Most of us can recall the cooling of a hot summer day as it faded into night, playing tag or hide and seek for hours, strategizing with friends where to hide, running as fast as possible, laughing through exhaustion. We lost track of time, fatigue went unnoticed; we experienced passion. Passion is a strong desire to engage in activities we enjoy or that we deem important, activities worth devoting large investments of our time and energy (Vallerand, et al., 2006). The most passionate of us eventually internalize our passion as part of our self-identity (Fredricks, et al., 2002). As educators, we know that if we can spark passion within a given domain, students will devour what we teach them, and still be hungry for more.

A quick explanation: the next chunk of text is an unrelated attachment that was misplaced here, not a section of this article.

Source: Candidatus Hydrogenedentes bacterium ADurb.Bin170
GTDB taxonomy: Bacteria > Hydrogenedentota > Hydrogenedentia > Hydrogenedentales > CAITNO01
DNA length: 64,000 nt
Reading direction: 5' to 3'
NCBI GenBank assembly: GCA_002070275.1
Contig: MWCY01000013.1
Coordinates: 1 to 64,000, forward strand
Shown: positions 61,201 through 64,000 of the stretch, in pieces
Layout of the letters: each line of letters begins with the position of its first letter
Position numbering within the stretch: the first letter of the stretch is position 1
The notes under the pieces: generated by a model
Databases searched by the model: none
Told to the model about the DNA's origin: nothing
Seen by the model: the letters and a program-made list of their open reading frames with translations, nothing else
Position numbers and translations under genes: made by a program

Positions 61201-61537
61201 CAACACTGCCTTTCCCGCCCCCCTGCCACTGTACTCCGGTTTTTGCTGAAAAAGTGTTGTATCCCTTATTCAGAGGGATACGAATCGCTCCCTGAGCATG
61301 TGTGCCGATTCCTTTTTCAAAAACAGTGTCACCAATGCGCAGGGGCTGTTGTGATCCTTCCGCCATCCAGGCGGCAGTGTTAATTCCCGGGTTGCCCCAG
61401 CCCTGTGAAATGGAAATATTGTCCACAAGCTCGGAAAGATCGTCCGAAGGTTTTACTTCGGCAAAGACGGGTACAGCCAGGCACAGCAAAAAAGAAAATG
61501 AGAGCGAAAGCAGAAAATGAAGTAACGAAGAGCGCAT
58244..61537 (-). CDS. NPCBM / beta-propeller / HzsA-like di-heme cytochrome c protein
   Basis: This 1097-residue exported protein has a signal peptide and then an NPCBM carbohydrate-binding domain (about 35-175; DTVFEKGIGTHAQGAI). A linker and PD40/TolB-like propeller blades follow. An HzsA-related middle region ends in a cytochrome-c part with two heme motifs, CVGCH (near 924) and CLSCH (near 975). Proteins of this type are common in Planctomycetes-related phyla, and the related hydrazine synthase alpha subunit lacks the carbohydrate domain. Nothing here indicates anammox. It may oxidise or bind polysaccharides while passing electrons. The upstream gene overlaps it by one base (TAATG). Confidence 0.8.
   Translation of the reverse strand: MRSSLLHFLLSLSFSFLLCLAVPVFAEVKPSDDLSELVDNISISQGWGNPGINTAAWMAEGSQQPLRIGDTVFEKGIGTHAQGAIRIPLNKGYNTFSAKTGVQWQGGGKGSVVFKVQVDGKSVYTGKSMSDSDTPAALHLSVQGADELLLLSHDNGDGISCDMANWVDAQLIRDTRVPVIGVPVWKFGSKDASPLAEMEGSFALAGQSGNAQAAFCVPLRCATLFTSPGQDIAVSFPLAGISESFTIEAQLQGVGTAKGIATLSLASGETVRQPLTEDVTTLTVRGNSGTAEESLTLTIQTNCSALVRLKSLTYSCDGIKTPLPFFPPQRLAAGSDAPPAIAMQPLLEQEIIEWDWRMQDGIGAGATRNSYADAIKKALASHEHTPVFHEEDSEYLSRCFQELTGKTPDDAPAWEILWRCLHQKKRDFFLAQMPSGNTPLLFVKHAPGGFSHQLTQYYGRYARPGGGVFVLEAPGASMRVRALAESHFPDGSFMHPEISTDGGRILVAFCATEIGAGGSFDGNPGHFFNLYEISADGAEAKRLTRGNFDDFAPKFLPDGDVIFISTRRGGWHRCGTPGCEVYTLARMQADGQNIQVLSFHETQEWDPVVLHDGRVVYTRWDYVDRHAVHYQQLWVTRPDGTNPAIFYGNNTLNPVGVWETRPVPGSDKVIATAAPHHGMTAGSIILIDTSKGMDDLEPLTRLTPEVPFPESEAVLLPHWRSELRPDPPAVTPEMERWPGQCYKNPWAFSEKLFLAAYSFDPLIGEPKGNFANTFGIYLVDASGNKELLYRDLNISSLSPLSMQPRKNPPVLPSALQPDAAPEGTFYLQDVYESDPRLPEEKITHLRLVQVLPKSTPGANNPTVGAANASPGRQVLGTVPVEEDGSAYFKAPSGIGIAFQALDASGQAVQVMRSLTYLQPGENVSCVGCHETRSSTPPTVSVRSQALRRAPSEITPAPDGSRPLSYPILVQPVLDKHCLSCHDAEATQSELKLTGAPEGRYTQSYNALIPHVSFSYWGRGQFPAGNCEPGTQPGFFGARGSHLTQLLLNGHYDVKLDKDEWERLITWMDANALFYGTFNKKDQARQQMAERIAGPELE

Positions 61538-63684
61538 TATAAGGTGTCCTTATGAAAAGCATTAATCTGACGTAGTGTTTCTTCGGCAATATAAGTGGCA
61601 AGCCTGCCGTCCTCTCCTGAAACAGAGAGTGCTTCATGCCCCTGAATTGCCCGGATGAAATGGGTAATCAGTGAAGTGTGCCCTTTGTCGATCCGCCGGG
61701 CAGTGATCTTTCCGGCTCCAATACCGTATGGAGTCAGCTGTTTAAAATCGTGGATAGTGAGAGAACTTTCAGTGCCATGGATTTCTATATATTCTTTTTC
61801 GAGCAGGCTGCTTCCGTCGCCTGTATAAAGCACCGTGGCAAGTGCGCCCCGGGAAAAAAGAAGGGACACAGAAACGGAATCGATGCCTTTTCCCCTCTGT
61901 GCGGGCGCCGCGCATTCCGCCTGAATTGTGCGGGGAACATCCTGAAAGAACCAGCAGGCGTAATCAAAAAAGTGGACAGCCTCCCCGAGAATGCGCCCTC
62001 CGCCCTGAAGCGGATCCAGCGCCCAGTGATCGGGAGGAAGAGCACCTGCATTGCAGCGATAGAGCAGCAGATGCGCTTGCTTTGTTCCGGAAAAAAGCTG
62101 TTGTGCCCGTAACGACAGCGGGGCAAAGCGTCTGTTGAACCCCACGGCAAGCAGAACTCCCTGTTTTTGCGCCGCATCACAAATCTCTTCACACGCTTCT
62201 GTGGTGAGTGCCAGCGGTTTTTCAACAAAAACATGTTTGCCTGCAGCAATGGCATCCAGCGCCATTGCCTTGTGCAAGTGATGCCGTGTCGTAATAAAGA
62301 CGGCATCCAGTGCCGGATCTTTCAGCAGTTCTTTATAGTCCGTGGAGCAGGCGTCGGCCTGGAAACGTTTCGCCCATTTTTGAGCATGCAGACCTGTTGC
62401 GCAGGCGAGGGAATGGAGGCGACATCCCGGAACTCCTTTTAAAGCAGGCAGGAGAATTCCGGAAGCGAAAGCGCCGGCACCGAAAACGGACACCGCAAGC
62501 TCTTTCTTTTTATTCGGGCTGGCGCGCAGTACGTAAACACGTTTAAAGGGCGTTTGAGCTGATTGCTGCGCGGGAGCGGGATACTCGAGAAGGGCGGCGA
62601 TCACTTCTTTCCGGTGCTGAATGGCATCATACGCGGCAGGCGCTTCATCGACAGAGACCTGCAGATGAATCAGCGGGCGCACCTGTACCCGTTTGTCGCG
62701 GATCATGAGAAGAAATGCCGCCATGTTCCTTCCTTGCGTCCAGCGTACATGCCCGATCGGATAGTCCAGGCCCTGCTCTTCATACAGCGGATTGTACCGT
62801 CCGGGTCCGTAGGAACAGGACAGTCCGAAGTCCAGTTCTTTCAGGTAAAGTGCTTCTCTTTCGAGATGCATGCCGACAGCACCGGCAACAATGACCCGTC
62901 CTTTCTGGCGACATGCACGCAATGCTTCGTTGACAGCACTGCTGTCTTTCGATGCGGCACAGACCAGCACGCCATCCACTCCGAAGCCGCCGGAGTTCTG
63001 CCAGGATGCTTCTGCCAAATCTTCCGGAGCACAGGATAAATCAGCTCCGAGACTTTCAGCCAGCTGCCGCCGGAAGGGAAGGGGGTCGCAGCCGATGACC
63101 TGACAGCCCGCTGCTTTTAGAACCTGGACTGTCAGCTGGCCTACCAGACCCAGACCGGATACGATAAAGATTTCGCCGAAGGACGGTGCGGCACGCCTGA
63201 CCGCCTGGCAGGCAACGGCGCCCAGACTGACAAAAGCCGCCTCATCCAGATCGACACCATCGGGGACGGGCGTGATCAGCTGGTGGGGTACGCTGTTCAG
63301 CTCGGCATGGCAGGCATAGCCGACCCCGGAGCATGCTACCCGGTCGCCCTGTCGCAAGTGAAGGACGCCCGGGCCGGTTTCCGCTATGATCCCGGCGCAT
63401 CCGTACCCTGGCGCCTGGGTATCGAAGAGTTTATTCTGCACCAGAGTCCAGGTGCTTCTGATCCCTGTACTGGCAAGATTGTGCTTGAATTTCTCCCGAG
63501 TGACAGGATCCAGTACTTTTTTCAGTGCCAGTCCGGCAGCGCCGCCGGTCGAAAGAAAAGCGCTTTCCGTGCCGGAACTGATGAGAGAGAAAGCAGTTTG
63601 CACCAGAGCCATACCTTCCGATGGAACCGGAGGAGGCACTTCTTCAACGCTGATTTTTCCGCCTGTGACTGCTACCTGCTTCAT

But where is the passion in academia for a typical sophomore college student? Sadly, research by Fredricks, et al. (2010) has illustrated that typical academic settings are not only devoid of passion, they undermine it. Students do the minimum work required by traditional classes, because these classes do not satisfy their three basic psychological needs: a need for autonomy, a need for relatedness to others, and a need for competency (Ryan & Decci, 2000). As mediocrity is the celebrated norm in school and work, 72% of American households are passionately applying their underutilized smarts and talents in places where their skills are valued most, playing video games (McGonigal, 2010; ESA, 2011). A growing number of adult women accounts for 37% of all gamers (as opposed to teen males at 13%), with 55% of today’s games being played on cellphones or handheld devices. Interestingly, the market share of games sold belongs to intelligent games of strategy, with 65% of games played in person with other gamers (ESA, 2011). In McGonigal’s words, “we are creating a massive virtual silo of cognitive effort, emotional energy, and collective attention lavished on game worlds instead of real worlds (2010, p. 4).